"For me, there is no banned issue. We won't agree on everything, which is normal in a democracy. But at least we'll show we're a people which is not afraid of talking, exchanging, debating," Macron wrote in the letter published by his office.

But Macron said he would remain faithful to his campaign manifesto, and appeared to rule out rolling back some of the pro-business economic reforms, such as scrapping a wealth tax, which have earned him the nickname "president of the rich".

"When taxes are too high, our economy is starved of the resources that could be usefully invested in companies, creating jobs and growth," Macron wrote.

"We will not undo the measures we have introduced to put this right, encourage investment and ensure that work pays more."

In the 2,330-word letter, to be published in French newspapers, he also asked a series of questions he hoped the French will answer in town hall meetings across the country or in online questionnaires.

The questions

The questions that will be debated include: "Which taxes do you think should be lowered first?", "Should some public services that are out of date or too expensive be eliminated?", "What concrete proposals do you think would accelerate our environmental transition?" and "Should we use more referendums?".

The immigration question asked: "Once our asylum obligations are fulfilled, do you want parliament to be able to set annual targets?".

While Macron assured that there were "no forbidden questions", he did say that the right to seek asylum "could not be questioned".

He also said the government would not revisit steps taken "to encourage investment and make work pay more".

One of the frequent demands from the protesters, who are mostly from rural or small-town France, is a repeal of Macron's move last year to cut the ISF "fortune tax", which was previously levied on high-earners.

"We will not pursue tax cuts without lowering the overall level of our public spending," Macron said in the letter.

Macron said he would "directly report" on the consultation in the month after the debates, which are to run from January 15 to March 15.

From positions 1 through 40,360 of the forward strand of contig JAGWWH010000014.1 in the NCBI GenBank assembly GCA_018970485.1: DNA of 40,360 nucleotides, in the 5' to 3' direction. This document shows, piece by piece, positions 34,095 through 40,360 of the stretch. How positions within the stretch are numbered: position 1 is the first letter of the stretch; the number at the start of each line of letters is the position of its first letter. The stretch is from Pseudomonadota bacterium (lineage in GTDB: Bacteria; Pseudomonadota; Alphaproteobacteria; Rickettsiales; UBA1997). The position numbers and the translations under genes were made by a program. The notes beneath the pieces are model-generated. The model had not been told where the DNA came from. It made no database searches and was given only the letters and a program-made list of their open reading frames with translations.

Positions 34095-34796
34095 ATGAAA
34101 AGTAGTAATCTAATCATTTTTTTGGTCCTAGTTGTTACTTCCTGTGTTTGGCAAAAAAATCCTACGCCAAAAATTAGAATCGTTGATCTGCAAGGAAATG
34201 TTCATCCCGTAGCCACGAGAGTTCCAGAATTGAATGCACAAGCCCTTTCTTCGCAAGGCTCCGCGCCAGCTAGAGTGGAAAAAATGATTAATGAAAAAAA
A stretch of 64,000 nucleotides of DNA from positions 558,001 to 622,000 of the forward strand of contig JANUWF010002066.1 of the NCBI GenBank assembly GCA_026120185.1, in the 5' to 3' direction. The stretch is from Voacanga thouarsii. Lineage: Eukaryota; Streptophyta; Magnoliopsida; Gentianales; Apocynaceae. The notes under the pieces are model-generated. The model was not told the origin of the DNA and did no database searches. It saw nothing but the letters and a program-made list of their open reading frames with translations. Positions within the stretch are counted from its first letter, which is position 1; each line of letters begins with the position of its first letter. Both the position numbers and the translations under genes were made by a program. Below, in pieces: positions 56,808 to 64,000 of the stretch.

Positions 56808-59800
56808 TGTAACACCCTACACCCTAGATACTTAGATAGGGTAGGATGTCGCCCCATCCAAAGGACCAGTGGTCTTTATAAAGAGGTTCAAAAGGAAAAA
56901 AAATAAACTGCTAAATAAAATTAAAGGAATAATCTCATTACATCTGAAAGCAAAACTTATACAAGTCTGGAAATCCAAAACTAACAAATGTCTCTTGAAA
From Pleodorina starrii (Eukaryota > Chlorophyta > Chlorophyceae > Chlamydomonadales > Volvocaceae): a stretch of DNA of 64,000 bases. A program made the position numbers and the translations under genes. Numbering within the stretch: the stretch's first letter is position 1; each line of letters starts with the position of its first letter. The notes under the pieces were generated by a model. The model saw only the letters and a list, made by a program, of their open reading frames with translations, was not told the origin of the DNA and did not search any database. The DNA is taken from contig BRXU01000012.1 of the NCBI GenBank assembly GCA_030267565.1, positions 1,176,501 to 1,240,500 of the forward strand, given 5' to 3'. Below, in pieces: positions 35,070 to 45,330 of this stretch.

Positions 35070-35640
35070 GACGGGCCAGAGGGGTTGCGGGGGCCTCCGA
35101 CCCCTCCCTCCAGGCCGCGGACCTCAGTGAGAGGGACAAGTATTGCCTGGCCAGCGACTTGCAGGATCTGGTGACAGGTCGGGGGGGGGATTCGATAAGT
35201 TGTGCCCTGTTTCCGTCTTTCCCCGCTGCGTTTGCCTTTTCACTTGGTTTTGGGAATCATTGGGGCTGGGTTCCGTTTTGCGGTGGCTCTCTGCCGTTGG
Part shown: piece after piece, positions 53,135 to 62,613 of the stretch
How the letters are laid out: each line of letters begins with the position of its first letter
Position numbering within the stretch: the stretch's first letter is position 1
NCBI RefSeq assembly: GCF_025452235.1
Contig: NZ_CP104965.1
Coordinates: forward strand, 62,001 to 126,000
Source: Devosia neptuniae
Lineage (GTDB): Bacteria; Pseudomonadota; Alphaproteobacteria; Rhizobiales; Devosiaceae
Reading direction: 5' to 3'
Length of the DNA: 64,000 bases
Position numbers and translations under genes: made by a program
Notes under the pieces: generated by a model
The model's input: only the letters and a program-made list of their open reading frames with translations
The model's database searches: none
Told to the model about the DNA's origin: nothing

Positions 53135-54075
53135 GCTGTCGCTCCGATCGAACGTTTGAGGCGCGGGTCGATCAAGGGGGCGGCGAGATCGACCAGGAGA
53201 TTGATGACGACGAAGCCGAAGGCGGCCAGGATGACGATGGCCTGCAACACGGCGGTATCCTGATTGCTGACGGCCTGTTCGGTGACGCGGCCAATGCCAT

The president will embark on a tour of town-hall meetings around the country, the first of which will be held on Tuesday with local mayors in Bourgtheroulde in northwest France.

'Founding congress' fails

The national debate is the third prong of the 41-year-old leader's strategy for ending the "yellow vest" protests, which erupted over high fuel taxes in November but then ballooned into a widely supported revolt over living standards.

Macron has already opened the state's purse strings, scrapping fuel tax hikes as part of a 10-billion-euro ($11.5-billion) package of wage boosts and tax relief for low earners.

At the same time, the government has vowed to crack down on the continuing Saturday protests in Paris and other cities, with their now-routine scenes of burning cars, smashed up shops and clashes with police.

While the latest protests saw an increase in turnout to 84,000 from 50,000 the previous week, there was a decline in violence, despite hundreds of arrests and clashes with police in Paris and other cities.

To give a more unified response in the debate, some "yellow vests" attempted to form a "founding congress" in the southern city of Perpignan on Sunday.

However. the attempt to build a more traditional leadership structure -- which the movement has so far shunned -- quickly failed, with organisers shouted down by some of the 600 in attendance, a third of whom promptly walked out.

The protesters also came under fire on Sunday over numerous attacks and threats against journalists across the country.

Reporters Without Borders secretary-general Christophe Deloire said "a turning point has been reached" after journalists were beaten, kicked and threatened with rape during the rallies.

"We call on the spokespersons of the 'Yellow Vests' to solemnly condemn increasing violence against journalists during demonstrations," he tweeted.

(FRANCE 24 with AFP and REUTERS)